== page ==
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Genetic testing could help children's asthma

By
WebMD UK Health News
Medically Reviewed by Dr Keith David Barnard
69x75_rescue_therapy_safer_child_asthma

8th January 2012 - Testing children with asthma for a specific gene could prevent their condition getting worse by identifying those who do not respond well to a commonly used medication so they may have a more effective alternative, says a new study.

Researchers from the University of Dundee and Brighton and Sussex Medical School say that tens of thousands of children in the UK carry a genetic variation which means they are less likely to be able to control their symptoms using salmeterol and that they should be switched to a different medication instead.

Genetic testing

The researchers tested 62 children with the genetic variant - the arginine-16 genotype of the beta-2 receptor (Arg16), which is carried by one in seven people with asthma. All the children had missed school or been treated in hospital or at out-of-hours GP surgeries as a result of their asthma, despite being given regular inhaled steroids.

The children carried on using their usual steroid preventer but were randomly assigned to two treatment groups over the course of a year with the addition of either montelukast or salmeterol.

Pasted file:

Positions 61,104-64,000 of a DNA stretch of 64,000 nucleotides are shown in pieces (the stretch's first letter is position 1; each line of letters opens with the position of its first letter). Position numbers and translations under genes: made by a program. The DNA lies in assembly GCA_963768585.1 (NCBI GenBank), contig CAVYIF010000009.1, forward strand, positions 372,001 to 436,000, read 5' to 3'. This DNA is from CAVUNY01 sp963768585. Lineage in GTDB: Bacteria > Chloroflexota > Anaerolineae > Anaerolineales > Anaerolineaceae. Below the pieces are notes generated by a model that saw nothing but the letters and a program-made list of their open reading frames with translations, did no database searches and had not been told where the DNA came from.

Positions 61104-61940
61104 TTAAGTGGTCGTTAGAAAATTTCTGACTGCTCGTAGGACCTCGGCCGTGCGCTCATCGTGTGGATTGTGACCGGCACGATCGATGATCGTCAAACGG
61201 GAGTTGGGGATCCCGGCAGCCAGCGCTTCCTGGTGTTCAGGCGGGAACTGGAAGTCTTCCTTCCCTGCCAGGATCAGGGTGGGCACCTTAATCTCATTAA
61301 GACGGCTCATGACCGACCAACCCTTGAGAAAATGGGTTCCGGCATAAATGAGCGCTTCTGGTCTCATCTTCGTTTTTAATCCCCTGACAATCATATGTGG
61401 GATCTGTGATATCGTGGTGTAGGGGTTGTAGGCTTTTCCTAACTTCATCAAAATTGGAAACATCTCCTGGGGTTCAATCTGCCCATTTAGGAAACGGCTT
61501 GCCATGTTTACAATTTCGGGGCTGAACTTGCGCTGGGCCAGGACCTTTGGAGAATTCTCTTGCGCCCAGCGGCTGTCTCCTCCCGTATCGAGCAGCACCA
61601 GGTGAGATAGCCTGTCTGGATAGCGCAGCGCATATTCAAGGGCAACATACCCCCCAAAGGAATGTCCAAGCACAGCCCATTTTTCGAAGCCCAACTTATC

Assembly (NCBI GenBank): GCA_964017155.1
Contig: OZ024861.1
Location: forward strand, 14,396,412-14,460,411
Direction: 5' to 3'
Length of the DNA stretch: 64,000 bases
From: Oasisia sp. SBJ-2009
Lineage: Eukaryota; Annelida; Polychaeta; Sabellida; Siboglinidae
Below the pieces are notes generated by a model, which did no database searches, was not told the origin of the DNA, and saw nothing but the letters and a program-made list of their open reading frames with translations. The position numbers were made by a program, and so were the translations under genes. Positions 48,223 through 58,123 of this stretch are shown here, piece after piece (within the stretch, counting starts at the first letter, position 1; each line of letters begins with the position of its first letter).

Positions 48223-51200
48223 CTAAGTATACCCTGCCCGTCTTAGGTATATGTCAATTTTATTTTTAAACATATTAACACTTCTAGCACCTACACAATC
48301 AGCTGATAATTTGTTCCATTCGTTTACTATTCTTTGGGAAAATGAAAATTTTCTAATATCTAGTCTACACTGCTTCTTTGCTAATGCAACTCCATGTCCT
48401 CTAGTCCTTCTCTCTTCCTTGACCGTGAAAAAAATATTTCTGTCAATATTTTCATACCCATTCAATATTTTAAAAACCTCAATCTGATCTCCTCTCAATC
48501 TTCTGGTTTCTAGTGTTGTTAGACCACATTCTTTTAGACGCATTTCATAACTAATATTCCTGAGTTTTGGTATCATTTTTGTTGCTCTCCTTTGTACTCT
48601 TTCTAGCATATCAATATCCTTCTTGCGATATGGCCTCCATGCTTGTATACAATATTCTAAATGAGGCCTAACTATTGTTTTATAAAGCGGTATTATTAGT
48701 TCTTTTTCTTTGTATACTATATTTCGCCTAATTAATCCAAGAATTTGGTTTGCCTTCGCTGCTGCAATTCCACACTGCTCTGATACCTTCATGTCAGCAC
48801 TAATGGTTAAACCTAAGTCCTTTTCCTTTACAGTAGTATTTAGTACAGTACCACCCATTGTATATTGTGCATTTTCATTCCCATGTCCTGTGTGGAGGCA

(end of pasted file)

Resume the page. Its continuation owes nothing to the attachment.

Quality of life improvements

The children in the study, who all had the Arg16 gene variant, responded better to the alternative anti-inflammatory medicine, montelukast, the research found. They had a better quality of life, their school attendance was better, they wheezed and coughed much less, and needed to resort to their ‘reliever’ treatment less often, compared to the salmeterol users.

At the start of the research, 36% of these children tested needed to use their relievers every day. However, by the end of the study, in the group using montelukast the number of children needing daily reliever use had halved.

In contrast, there was no improvement for the children in the salmeterol group. Overall, salmeterol is still recommended as the preferred medication for children with asthma which is not controlled using inhaled steroids, but this study may lead to a way of helping those who do not respond well.

The researchers describe their results, which are published in the journal Clinical Science, as "a step towards personalised and tailored medicine for asthma".

'Encouraging results'

Malayka Rahman, research communications officer at Asthma UK, says in a statement: "These findings are really encouraging, although more research would be needed to confirm these and establish whether a genetic test for Arg16 should be implemented.

"We are keen to see more research into genes that affect responses to asthma treatments across different populations, as this exciting area of research has the potential to lead to the tailoring of better treatments for an individual based on their own genetic make-up; ultimately keeping more people out of hospital and preventing unnecessary asthma deaths in the long-term."

Reviewed on January 08, 2013

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